How Does Temperature Affect The Rate Of A Reaction?

by Kate Onissiphorou

Temperature directly affects the rate of a chemical reaction. Raising the temperature causes the molecules to move faster and collide more often, which in turn increases the reaction rate. 

Exercising precise temperature control during a reaction is particularly important during industrial-scale production and chemical manufacturing. For a start, it allows you to calculate the amount of reactant necessary to produce a certain volume of products in a set time. It can also help you determine how long it would take for a reaction to occur under certain temperature conditions. Many different types of chemical reactions and manufacturing procedures need to be performed at a precise temperature to achieve the optimum results.

Read on to learn more about how temperature affects the rate of a chemical reaction, as well as some of the other factors that can influence reaction rates. 

What are the factors affecting rates of reaction?

Different factors can affect the rate of a chemical reaction, some of which are outlined below. These factors can either be directly or inversely proportional to the rate of reaction.

  • Temperature – as we explain later on, temperature is generally directly proportional to the rate of a reaction. As temperature increases, molecules gain more energy and move faster. This increases the chances of them colliding more often. However, this relationship has its upper limit, depending on the type of reactants involved. If the limit is reached, the reactants and the resulting products become too unstable.
  • Concentration – the concentration of reactants also has a direct bearing on the rate of a reaction. The more concentrated the reactant is, the faster the reaction will occur. This is because there are more molecules available, which increases the likelihood of them bumping into each other.
  • Surface area – solid reactants like wood tend to react more slowly because of their relatively small surface area. However, if you were to divide a solid block of a reactant into smaller pieces or turn it into powder, the reaction rate would increase as a larger surface area is exposed to other reactants.
  • Catalysts – a catalyst is a substance that aids the rate of reaction but doesn’t participate in the chemical reaction itself. Although catalysts don’t chemically combine with the reactants, they provide the boost needed to allow the reaction to proceed. A catalyst can be an enzyme, an inorganic substance or a substrate like the interior surface of a catalytic converter.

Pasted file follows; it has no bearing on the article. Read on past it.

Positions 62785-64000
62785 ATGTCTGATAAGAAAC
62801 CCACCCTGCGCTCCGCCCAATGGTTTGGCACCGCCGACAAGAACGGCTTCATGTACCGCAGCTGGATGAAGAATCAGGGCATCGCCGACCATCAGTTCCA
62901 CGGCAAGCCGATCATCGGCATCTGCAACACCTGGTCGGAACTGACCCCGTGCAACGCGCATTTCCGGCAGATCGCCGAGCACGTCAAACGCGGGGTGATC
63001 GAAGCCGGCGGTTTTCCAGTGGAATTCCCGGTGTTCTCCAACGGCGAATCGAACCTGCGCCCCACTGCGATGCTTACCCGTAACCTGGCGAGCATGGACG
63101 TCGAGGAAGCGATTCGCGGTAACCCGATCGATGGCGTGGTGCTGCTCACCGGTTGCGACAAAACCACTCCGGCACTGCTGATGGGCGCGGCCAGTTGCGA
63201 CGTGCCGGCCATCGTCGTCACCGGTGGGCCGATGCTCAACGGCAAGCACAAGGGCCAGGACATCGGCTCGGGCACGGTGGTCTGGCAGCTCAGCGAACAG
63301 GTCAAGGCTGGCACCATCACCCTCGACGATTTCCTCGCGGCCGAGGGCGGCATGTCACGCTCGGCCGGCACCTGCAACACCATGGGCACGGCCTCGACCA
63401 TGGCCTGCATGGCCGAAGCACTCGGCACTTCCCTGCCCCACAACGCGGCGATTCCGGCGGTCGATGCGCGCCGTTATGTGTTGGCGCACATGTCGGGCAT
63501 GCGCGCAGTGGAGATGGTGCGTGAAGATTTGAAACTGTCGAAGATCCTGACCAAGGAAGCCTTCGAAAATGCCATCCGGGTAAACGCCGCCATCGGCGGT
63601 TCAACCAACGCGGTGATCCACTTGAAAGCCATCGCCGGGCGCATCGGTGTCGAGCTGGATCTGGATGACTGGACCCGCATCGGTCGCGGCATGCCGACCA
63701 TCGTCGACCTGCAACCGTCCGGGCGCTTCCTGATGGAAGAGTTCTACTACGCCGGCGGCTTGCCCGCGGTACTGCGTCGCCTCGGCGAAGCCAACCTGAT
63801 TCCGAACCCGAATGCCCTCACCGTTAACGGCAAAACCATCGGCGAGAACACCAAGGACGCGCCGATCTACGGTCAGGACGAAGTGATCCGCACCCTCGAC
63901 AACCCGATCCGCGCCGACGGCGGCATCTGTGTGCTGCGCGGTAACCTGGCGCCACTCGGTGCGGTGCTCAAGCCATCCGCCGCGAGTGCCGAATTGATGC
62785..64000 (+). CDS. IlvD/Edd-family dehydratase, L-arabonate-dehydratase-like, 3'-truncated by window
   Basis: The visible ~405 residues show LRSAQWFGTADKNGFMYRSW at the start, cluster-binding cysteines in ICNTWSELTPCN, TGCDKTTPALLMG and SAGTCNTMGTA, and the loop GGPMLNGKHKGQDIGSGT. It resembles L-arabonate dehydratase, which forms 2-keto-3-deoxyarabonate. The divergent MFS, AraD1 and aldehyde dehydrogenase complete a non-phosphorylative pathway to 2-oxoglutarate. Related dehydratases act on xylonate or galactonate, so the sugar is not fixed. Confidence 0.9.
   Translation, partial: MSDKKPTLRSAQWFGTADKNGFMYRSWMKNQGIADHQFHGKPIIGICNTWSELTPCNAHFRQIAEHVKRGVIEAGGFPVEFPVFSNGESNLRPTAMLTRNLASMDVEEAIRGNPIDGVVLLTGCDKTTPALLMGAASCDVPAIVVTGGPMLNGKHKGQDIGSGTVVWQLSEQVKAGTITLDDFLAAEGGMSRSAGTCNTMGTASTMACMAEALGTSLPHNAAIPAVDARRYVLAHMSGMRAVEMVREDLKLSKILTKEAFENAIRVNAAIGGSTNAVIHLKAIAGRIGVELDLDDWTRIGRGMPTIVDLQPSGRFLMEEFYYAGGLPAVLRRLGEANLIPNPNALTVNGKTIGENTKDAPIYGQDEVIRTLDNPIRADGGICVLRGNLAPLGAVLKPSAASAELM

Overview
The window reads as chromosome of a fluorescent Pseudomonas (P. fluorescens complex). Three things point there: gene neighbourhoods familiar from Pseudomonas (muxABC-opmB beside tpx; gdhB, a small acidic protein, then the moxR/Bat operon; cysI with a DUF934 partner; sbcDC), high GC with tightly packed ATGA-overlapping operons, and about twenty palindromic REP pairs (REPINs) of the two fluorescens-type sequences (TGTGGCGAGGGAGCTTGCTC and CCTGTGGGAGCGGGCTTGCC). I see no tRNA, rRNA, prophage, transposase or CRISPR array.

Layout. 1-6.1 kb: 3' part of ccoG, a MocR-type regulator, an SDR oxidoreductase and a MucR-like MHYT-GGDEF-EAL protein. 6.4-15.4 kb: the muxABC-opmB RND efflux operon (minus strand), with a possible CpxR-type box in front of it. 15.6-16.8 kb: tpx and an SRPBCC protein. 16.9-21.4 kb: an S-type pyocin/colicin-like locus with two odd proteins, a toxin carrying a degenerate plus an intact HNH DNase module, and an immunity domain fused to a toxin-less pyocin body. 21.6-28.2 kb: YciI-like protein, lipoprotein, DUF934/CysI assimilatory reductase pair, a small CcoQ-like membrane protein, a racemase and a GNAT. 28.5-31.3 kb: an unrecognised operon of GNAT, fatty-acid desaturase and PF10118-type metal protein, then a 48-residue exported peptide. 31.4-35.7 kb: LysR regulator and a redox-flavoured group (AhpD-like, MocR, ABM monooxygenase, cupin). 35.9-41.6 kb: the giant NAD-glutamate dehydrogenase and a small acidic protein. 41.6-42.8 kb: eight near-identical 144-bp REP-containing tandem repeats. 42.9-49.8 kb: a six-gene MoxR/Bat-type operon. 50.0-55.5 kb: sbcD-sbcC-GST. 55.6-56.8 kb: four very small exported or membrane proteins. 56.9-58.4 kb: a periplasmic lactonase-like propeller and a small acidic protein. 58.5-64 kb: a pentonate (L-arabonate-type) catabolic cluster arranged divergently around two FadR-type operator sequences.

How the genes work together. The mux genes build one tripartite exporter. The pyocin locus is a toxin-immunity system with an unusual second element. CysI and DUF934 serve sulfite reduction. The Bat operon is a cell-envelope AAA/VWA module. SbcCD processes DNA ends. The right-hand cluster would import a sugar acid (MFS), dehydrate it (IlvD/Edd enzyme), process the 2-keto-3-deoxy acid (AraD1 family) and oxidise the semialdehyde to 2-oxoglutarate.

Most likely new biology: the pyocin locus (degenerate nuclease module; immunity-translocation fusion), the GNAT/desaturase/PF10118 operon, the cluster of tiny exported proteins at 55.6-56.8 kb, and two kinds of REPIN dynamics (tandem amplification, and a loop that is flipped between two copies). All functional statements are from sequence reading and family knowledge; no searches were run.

How does the temperature affect the rate of a chemical reaction?

Before we explain how temperature affects the rate of a chemical reaction, it’s important to understand how a reaction works. 

Chemical reactions occur when reactants’ molecules ‘collide’ with each other. This process both breaks down and creates new chemical bonds, resulting in the formation of new products. For chemical reactions to occur, the molecules must also have the minimum amount of kinetic energy (known as activation energy).

The amount of activation energy required varies depending on the type of reactants. Diesel combustion, for example, requires more activation energy than gasoline. This is where temperature comes into play. Illustration showing how temperature and concentration affect rate of reaction

Raising the temperature increases both the chances of effective collision and the level of activation energy. When the desired level of activation energy is reached, bonds are broken and elements or functional groups switch places or combine to form products more effectively.

How does decreasing the temperature affect the rate of reaction?

Generally, lowering the temperature slows down the rate of a reaction. This is because fewer molecules have the energy required to collide effectively with each other. In this case, the energy barrier (activation energy requirement) is not sufficiently breached to have a fast and sustained chemical reaction. 

This applies to both simple inorganic and complex biochemical chemical reactions such as aerobic respiration. It’s also the main reason why freezing food slows down the decomposition process (cold temperatures reduce the metabolic rate of bacteria). Frozen food in plastic tubs and bags in a freezer

How to calculate the rate of a reaction

The rate of a chemical reaction is essentially the change in the mass of the reactants or products over time. The general formula can be therefore be written as: A graphic explaining how to calculate the rate of a reaction

Mass can be measured in various ways, including grams, molar mass, and non-metric units like pounds. However, the standard measure is molar mass because it’s easier to make precise calculations based on the molar weights of the chemicals involved.

What is the equation for rate of reaction?

The reactant side of the equation has a negative sign because the reactant is being diminished over time. Conversely, the sign on the product side is positive as the product increases over time. The formulas can therefore be written as: A graphic showing the equation for rate of reaction

The square brackets denote the concentration of the reactant or product. Again, this is typically expressed in terms of molar mass.


Various factors, such as the presence of a catalyst, surface area, concentration of reactants, and temperature can all affect the rate of a chemical reaction. However, temperature has the strongest direct proportional relationship with reaction rates. Raising the temperature increases the frequency of molecular collisions and therefore breaches the activation energy barrier.


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